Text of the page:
Energy companies can apply to have a pre-pay meter installed if people fall into arrears, but they are not supposed to do it if customers are ‘vulnerable’. Scottish Power customer James Collins told iNews that the company had forcibly installed a pre-pay meter at his home despite him telling them that he had diabetes, and that he needs a consistent power supply to keep his insulin refrigerated.
Internationally, Scottish Power’s parent company has been involved in multiple scandals, including appearing in the Spanish high court over allegations of corporate espionage. Iberdrola has several businesses registered in the US tax haven of Delaware.
Cosying up to government
Scottish Power protects its position and its profits by cosying up to the UK government. The company has had at least six meetings with British Prime Ministers over the last ten years, and 85 meetings with ministers.
Scottish Power CEO Keith Anderson met with ex-Chancellor of the Exchequer Kwasi Kwarteng in August, to discuss the government’s support plans for energy companies.
The company has donated £48k to the Conservative Party since 2010, and paid thousands to sponsor receptions at both the Labour and Tory party conferences in 2021.
Claire O’Neill – one of Scottish Power’s directors – has a long history as a Tory politician, which means the company is likely to retain close links to the UK’s Tory government.
Heat the Rich?
While we’re struggling to make ends meet and pay the bills this winter, it’s important to remember that we’re categorically not ‘all in this together’. Company directors and the political class are getting richer at our expense.
230,000 people have pledged to go on strike, and not pay their energy bills in a campaign to force the government to reverse the energy price hikes, initiate a social energy tariff, and end the forcible installation of prepay meters. The strike is scheduled for 1 December. You can read about their campaign here.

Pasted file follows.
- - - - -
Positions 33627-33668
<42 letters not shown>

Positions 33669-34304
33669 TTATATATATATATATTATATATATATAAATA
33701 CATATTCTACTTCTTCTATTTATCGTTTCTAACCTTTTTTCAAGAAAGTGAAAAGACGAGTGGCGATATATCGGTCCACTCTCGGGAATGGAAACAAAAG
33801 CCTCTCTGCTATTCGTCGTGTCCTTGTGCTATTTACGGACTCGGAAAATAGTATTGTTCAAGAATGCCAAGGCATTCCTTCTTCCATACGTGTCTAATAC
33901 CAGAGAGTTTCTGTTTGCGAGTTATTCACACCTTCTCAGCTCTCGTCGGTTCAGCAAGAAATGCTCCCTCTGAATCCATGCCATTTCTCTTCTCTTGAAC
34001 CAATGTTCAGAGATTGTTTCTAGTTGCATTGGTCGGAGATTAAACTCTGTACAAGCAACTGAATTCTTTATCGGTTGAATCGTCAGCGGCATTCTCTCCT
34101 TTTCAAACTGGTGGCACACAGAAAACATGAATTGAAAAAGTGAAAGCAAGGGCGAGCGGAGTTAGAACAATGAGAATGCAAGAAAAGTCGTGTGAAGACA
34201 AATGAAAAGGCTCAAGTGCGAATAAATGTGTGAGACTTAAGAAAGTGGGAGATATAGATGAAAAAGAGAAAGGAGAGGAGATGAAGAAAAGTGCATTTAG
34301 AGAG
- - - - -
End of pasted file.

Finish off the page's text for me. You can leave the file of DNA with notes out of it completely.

Featured image via Corporate Watch
Tom Anderson is part of the Corporate Watch Cooperative
- Check out the Don’t Pay campaign.
- Read the whole report on the Corporate Watch website
- Take a look at Corporate Watch‘s other company profiles of the Big Six: EDF and Octopus Energy
We know everyone is suffering under the Tories - but the Canary is a vital weapon in our fight back, and we need your support
The Canary Workers’ Co-op knows life is hard. The Tories are waging a class war against us we’re all having to fight. But like trade unions and community organising, truly independent working-class media is a vital weapon in our armoury.
The Canary doesn’t have the budget of the corporate media. In fact, our income is over 1,000 times less than the Guardian’s. What we do have is a radical agenda that disrupts power and amplifies marginalised communities. But we can only do this with our readers’ support.
So please, help us continue to spread messages of resistance and hope. Even the smallest donation would mean the world to us.
Leave a ReplyYou must be logged in to leave a comment.Join the conversation
Please read our comment moderation policy here.